Combating the dual challenges of a past which has left behind a nation still struggling to achieve modern management practices and the daunting task of meeting the expectations of the international community has been an uphill task for the ECCC.
In this critical phase of its operations it was encouraging see that there is a willingness and commitment to meet the expectations of the international community. A great deal of standardization has happened over a very short period which has replaced the ad hoc arrangements that used to be the norm when ECCC commenced its operations. The recent reviews and audits have also helped in highlighting areas of weaknesses which have been improved upon.
Robust HR systems have been developed and implemented to address previous shortcomings, to give effective support to the judicial process and to minimize the risk of questionable HR practices occurring in the future. There is however a degree of hand-holding and capacity building necessary to support ECCC to continue to meet expected international standards. Zero tolerance for non-compliance with HR systems and the Code of Conduct will also support ongoing improvement in the performance of the ECCC.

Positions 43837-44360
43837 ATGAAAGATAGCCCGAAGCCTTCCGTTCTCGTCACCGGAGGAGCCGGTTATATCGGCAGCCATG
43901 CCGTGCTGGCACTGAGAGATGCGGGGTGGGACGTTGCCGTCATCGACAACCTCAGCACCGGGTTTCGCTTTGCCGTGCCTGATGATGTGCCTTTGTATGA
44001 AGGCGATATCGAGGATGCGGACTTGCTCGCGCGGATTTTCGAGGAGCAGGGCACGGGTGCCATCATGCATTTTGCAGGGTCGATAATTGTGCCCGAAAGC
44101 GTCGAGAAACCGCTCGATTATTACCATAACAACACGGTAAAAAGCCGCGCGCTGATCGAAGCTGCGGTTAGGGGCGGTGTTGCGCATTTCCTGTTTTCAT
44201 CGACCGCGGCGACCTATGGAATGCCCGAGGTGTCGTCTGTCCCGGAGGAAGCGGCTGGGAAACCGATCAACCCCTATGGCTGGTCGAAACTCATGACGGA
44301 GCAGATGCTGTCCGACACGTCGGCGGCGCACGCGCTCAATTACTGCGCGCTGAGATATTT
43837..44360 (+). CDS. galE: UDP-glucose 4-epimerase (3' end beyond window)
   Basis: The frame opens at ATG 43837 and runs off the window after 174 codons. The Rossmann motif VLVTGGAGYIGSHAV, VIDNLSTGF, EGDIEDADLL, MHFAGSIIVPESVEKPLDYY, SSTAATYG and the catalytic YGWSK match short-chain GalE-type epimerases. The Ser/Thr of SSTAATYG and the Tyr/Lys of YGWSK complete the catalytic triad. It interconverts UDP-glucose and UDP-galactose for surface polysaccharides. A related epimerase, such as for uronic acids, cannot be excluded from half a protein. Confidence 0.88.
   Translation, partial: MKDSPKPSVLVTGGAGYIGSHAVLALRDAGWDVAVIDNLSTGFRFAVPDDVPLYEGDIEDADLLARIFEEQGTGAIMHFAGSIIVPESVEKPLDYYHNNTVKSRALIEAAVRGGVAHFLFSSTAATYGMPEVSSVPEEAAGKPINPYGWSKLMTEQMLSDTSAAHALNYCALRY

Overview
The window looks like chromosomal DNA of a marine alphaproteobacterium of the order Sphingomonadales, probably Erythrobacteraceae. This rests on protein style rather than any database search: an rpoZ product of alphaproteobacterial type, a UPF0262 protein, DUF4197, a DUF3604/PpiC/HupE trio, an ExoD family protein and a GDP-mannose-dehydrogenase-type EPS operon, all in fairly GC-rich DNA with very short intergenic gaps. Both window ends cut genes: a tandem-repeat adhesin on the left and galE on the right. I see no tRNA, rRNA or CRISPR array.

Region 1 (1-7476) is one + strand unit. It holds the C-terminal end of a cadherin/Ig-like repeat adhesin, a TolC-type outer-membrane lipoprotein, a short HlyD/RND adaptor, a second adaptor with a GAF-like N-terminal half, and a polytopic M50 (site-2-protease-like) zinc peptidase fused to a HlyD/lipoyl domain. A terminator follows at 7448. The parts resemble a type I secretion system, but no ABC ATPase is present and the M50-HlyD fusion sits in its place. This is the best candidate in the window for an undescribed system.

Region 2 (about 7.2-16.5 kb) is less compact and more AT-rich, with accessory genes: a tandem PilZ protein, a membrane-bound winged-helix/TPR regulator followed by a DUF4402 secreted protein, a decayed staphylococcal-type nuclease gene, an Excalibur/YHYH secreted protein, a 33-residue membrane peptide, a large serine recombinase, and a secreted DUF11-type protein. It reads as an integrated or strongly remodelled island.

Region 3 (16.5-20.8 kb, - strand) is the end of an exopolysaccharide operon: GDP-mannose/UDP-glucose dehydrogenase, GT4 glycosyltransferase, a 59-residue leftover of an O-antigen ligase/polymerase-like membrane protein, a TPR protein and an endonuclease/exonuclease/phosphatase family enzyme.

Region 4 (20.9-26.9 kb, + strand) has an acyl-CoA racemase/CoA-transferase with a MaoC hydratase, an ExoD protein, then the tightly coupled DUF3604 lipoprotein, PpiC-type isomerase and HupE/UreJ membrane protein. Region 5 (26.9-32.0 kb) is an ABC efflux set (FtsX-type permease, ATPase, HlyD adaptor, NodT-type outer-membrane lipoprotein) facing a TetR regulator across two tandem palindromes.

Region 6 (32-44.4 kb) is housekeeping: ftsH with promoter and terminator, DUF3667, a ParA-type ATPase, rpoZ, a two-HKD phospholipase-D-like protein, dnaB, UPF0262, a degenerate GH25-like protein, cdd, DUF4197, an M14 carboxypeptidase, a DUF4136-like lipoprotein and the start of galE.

The ECCC currently has five former Khmer Rouge [JURIST news archive] leaders in custody charged with war crimes and crimes against humanity for their roles in the Communist regime of the 1970s, but to date, no top officials have faced trial. AFP has more.
The Khmer Rouge is generally held responsible for the genocide of an estimated 1.7 million Cambodians [PPU backgrounder] who died between 1975 and 1979. The ECCC was established by a 2001 law [text as amended in 2005, PDF] to investigate and try surviving Khmer Rouge officials. In December 2007, Cambodian students and Buddhist monks held protests [JURIST report] over concerns that the trials were moving too slowly and that many former Khmer Rouge leaders in UN custody could die before facing justice.
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